Ney: Textual interpretation is an extremely complex reality not merely because language is an extremely complex reality but because the assumptions we bring to texts, as interpreters, are multifarious. We all interpret texts and generate meaning as individuals, as members of interpreting communities and as members of society at large. This is just another way of saying what Gadamer emphasized, that each act of interpretation is itself a re-enactment of the text in question. Gadamer saw that each interpretive act is a historic act, with a history of its own. We can’t begin to hope to understand an act of interpretation, let alone evaluate it or overcome its deficiencies, if we haven’t attended to its place within this larger history. This all sounds theoretical, I know, but I am simply trying to make a plug for the discipline that sometimes goes by the name “the history of biblical interpretation.” As I’ve already emphasized, the problem of Old Testament degradation belongs to history. And as Winston Churchill was fond of saying (following George Santayana), those who do not know history are doomed to repeat it.
LP: What are some surprises the reader may encounter?
Ney: The Enlightenment has been subjected to selective research interests. Those who have seen modernity as the apex of human progress have tended to focus only on the people that easily conform to this narrative, just as those who decry modernity have their favorites too. When we care to look, however, we find all sorts of interesting people and conversations which cannot easily be conformed to such facile narratives (which is probably why they are so easily ignored!). In the Quest to Save the Old Testament readers will encounter (probably for the first time) individuals such as Samuel Clarke, John Hutchinson, and William Jones of Nayland, who were extremely influential in their own day, and well into the nineteenth century. They will also encounter those whom they have met before, though perhaps in a new and surprising way. At the top of the list here is the great Sir Isaac Newton who, while he has often been celebrated as the poster-boy of a secular modernity, was actually a devoted biblical scholar who brought many pre-modern sensibilities with him in his attempt to save the Old Testament.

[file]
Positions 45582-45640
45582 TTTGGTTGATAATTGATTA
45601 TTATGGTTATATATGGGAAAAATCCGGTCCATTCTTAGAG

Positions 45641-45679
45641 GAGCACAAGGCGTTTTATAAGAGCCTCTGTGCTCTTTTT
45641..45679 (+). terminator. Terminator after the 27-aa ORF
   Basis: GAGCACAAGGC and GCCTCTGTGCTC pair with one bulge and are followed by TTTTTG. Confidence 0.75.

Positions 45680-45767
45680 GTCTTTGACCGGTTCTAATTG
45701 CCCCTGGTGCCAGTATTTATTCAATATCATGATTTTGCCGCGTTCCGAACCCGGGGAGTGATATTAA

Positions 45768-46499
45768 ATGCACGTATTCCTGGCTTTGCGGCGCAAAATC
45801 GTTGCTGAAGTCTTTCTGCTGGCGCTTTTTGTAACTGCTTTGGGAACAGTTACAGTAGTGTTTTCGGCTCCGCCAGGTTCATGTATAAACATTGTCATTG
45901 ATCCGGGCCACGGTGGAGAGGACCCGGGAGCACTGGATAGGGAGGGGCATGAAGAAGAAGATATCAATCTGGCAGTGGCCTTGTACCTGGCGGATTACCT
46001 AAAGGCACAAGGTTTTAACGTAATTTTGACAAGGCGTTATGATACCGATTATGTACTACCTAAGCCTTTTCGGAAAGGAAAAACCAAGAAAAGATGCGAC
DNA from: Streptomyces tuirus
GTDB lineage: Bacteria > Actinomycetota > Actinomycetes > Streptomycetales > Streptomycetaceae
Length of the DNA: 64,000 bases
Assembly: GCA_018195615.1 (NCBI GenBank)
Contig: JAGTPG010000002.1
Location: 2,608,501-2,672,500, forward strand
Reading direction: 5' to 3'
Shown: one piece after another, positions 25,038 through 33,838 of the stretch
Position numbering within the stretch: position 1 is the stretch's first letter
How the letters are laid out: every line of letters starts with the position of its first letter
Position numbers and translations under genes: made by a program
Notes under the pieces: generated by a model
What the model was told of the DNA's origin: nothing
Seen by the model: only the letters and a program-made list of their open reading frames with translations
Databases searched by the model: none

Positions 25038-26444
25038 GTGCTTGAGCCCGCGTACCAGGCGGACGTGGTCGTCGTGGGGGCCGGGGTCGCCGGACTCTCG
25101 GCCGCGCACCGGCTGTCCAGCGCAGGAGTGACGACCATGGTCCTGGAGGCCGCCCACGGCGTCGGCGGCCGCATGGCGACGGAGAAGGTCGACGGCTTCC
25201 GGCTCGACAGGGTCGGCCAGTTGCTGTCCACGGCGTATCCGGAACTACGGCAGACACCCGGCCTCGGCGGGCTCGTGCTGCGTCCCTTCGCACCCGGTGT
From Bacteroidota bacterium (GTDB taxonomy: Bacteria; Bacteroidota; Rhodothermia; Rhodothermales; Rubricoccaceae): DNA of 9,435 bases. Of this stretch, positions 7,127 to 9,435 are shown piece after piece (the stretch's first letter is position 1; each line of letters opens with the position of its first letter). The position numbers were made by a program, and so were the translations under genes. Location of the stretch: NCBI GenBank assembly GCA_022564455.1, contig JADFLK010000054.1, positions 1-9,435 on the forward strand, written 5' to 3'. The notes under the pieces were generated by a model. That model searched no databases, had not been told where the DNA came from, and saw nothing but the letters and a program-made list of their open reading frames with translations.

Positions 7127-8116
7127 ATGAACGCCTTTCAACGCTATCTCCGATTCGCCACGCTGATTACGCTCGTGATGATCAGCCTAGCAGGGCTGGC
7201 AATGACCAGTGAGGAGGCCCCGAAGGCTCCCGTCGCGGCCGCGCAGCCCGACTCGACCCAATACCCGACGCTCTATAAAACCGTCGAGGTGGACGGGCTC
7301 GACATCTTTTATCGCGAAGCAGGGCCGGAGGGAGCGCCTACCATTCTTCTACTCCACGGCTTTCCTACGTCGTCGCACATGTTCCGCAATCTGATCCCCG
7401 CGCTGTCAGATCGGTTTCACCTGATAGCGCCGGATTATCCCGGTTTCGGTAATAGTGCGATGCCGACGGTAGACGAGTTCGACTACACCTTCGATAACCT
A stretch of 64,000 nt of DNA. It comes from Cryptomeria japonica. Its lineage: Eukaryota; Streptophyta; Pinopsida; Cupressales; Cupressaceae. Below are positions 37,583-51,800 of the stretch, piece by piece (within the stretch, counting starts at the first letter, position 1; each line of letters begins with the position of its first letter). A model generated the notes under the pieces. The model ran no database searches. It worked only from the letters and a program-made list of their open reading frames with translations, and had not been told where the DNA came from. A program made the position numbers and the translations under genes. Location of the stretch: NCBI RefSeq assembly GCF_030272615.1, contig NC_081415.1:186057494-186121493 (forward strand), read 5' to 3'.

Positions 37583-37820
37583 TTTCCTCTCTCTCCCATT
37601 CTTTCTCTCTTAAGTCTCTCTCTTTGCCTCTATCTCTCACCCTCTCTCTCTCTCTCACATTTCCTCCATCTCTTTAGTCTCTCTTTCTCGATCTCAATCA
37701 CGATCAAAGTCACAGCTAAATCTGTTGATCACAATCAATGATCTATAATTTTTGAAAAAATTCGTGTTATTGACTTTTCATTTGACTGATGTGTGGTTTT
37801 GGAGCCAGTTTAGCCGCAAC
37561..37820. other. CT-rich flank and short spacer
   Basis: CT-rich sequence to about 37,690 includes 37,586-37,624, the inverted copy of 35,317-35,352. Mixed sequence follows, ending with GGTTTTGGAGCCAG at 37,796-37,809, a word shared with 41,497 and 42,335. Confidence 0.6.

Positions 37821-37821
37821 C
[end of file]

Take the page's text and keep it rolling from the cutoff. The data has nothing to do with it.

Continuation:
The Quest to Save the Old Testament: Mathematics, Hieroglyphics, and Providence in Enlightenment England
Pastors and scholars today lament the Old Testament’s neglect in the West. But this is nothing new. In the eighteenth century, natural philosopher John Hutchinson witnessed the Old Testament becoming devalued as Scripture. And in his mind, the blame lay with Isaac Newton.
In The Quest to Save the Old Testament, David Ney traces the battle over Scripture during the Enlightenment period. For Hutchinson, critical scholarship’s enchantment with the naturalism of Newton undermined the study of the Old Testament. As cultural forces reshaped biblical interpretation, Hutchinson spawned a movement that sought, above all, to reclaim the Old Testament as Christian Scripture. Hutchinson’s followers sought to be shaped by Scripture, not culture. Rejecting the Newtonian degradation of history, they offered a compelling figural defense of the Old Testament’s doctrinal and moral significance. The Old Testament is the voice of Providence. It is the means of discerning God’s hand at work both in nature and in history.
The Quest to Save the Old Testament is a timely retelling of fateful and faithful attempts to “save” the Old Testament.